Healthcare spending in 2020 is on course to not only be lower than in 2019, but lower than ever recorded, according to an analysis of available data by Kaiser Family Foundation (KFF) experts.
Although the decrease in spending is expected to be modest, this would be the first outright drop in spending on patient care since records started being kept in the 1960s, KFF President Drew Altman noted in a column accompanying the new report.
The decreased spending may have come at the expense of health, Altman added. “We do not know what share of the spending and utilization skipped or delayed because of COVID-19 was necessary or unnecessary. There was a decline in cancer screenings and visits to manage chronic care, but we also do not know if health outcomes suffered.”
Through October, spending for health services decreased by about 2% on an annualized basis compared with the same period in 2019, KFF researchers Cynthia Cox, MPH, and Krutika Amin, PhD, found. Including drug costs, which actually rose during the pandemic, total health costs were down a mere 0.5% from the prior-year period, they said.
Nevertheless, they pointed out, “Any decrease in health spending would be historic, as health costs tend to rise faster than inflation and have even grown during past periods of economic downturn.”
One source of KFF’s data is the Quarterly Services Survey (QSS) of the US Census Bureau. According to that survey, health services costs grew 0.3% in Q1 2020 compared with the first quarter of 2019. In the second quarter of 2020 — when the coronavirus took hold in the US — health spending plunged 8.6% compared with Q2 2019. And in the third quarter of 2020, spending rose 1.3% from the prior-year period.
Overall, health services revenue fell 2.4% through September 30 compared with the same period in 2019. In contrast, health services revenue increased by 5% in 2019 over 2018. Again, this data does not include pharmaceutical sales.
Another Gauge of Spending
The researchers also looked at the personal consumption expenditure (PCE) data from the Bureau of Economic Analysis, a unit of the US Department of Commerce.
This data, which is published monthly on an annualized basis, shows that spending on health services was down sharply in spring 2020. At its nadir in April, personal healthcare spending was down by 31.9% on an annualized basis. But spending rebounded and, by October, had decreased just 1.7% from the previous year.
In contrast, the PCE data shows, spending on pharmaceuticals and other medical products was up 6.3% year-over-year as of October 2020. “Prescription drug revenue has not suffered from the pandemic the way health services revenue has, as the latter fell largely due to social distancing and the delay or cancelation of elective procedures,” the report notes.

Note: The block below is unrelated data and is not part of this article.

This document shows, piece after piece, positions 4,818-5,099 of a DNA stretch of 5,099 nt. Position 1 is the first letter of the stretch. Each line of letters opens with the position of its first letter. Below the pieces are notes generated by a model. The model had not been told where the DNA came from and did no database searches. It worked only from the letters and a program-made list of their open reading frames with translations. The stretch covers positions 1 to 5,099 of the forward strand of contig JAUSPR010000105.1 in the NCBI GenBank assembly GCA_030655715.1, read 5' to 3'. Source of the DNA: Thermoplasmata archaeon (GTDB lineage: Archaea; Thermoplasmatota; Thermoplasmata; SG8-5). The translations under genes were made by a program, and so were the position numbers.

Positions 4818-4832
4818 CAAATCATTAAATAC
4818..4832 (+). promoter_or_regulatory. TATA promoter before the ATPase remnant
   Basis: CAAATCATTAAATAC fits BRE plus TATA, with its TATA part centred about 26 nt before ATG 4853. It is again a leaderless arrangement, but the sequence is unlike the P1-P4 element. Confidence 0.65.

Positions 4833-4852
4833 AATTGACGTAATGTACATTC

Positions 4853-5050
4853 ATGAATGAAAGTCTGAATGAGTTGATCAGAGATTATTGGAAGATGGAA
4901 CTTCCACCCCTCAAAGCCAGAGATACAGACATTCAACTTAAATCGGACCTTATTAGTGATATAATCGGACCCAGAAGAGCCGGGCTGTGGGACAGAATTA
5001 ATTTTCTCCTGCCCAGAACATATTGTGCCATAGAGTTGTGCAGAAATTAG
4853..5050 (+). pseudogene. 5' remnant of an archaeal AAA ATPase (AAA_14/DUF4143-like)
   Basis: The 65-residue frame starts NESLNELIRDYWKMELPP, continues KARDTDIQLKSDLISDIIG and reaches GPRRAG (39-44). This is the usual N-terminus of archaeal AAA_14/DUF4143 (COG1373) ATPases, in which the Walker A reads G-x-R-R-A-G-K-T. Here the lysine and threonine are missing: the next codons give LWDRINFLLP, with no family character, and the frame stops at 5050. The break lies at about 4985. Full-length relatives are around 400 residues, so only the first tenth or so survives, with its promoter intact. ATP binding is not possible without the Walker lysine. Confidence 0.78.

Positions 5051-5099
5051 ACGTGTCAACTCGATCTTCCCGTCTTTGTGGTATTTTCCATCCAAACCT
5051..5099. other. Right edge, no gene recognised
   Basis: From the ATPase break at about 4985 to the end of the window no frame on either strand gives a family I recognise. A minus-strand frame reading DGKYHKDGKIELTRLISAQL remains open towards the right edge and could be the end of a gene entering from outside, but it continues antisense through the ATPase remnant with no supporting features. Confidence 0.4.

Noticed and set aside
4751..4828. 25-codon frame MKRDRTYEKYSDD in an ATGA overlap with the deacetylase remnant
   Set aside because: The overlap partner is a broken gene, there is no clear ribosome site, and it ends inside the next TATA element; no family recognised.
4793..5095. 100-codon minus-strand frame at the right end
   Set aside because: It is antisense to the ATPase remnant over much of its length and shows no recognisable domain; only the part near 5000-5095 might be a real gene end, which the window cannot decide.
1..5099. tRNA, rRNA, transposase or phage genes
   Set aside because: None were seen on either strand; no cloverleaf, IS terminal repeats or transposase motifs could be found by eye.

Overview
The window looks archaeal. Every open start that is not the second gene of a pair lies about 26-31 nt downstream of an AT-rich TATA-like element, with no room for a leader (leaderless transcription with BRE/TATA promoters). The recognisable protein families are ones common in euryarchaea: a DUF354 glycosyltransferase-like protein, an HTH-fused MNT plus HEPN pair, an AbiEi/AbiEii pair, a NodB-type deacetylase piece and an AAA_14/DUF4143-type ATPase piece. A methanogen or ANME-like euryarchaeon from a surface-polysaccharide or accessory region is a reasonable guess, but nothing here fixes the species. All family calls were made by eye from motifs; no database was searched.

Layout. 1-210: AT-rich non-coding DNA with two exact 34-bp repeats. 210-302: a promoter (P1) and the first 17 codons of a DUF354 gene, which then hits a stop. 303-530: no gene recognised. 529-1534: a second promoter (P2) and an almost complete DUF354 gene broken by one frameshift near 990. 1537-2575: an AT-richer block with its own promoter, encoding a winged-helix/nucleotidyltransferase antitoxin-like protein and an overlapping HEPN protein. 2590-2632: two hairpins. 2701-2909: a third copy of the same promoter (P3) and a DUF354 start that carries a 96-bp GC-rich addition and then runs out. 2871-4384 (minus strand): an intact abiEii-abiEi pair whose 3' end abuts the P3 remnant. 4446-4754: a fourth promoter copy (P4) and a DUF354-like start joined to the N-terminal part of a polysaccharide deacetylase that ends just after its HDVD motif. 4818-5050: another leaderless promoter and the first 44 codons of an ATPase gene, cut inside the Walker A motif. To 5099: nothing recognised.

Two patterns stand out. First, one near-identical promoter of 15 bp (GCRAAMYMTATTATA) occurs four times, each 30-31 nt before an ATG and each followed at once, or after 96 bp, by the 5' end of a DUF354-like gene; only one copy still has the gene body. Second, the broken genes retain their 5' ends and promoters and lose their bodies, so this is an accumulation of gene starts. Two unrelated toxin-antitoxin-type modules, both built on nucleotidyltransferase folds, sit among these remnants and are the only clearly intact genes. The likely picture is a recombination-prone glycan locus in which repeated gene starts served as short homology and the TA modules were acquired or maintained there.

Impact Differs by Industry Sector
The QSS analysis indicated that some healthcare sectors were hit harder by the pandemic than others. While there was a 2.4% decline in spending on all health services, physician offices saw a 4% drop and outpatient care centers experienced a 4.7% decrease in spending.
Hospital revenue was down 5.5% in the second quarter of 2020, largely because of the cancellation of many elective procedures, but it bounced back in Q3, rising 2.9% over the previous year. For the first three quarters of 2020, hospital revenue was down only 1.7% compared with the same period in 2019.
Spending on medical and diagnostic laboratories, similarly, dropped 14.6% in the second quarter. But as COVID-19 testing became more widely available in the third quarter, lab spending jumped 22.2% compared with the prior-year period. On balance, lab revenue was up 1.2% for the first three quarters of 2020, compared with the same time period in 2019.
Nursing homes saw a more substantial increase in spending. For the first three quarters of 2020, their revenue grew 4.5%. The researchers did not explain why.
Early in the pandemic, the report notes, there was a huge drop in the number of cancer screenings. A follow-up analysis by the Epic Health Research Network, which includes users of the Epic EHR, found that there have been an estimated 285,000 missed breast cancer screenings, 95,000 missed colon cancer screenings, and 40,000 missed cervical cancer screenings so far in 2020.
Telemedicine Is Down
As noted elsewhere, the report shows that telemedicine use has increased during the pandemic, but not enough to offset the decline in outpatient office visits.
According to the latest office visit survey by Harvard University, the Commonwealth Fund, and Phreesia, telemedicine visits in November represented just over 6% of all patient encounters, less than half of what they were last May.
Overall, this survey finds, the number of office visits has returned to its level previous to the pandemic. However, pediatric visits are still far below the prepandemic baseline, whereas visits by Medicare patients are above the baseline.
Dermatologists, urologists, and adult primary care doctors are also seeing more patients than they were at this time last year. But some other specialties are experiencing lower visit levels, as are smaller primary care practices.